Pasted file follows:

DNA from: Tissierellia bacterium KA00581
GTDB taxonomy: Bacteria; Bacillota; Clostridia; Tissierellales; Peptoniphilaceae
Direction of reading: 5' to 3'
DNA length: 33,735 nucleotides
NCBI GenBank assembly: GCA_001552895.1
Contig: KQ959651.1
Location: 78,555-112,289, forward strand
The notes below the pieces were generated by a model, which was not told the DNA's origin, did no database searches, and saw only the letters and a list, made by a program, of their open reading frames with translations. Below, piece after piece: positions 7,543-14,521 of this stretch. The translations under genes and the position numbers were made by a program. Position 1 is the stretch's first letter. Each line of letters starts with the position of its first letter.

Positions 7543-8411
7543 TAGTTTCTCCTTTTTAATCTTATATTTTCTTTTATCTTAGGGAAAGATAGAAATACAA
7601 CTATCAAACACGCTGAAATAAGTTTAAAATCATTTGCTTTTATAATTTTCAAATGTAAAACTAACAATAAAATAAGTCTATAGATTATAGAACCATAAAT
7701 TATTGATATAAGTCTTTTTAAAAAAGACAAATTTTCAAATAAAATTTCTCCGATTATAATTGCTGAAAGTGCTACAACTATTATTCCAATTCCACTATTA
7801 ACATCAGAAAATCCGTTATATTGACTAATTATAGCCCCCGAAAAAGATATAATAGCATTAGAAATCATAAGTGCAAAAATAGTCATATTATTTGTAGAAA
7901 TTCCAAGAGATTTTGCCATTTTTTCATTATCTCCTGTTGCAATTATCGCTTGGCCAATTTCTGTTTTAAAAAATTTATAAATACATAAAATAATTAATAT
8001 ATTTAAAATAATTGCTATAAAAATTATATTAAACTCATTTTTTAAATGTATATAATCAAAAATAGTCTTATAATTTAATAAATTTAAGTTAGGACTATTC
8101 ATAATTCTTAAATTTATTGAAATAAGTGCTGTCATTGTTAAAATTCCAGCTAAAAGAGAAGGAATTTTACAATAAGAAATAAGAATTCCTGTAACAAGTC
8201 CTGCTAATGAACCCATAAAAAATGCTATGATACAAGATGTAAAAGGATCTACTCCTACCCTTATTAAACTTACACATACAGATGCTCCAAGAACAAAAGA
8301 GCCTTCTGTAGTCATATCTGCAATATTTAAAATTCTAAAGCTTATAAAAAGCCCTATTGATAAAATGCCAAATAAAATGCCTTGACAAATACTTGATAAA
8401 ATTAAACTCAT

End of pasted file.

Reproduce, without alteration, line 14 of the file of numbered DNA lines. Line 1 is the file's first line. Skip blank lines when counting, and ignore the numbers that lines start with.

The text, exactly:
7901 TTCCAAGAGATTTTGCCATTTTTTCATTATCTCCTGTTGCAATTATCGCTTGGCCAATTTCTGTTTTAAAAAATTTATAAATACATAAAATAATTAATAT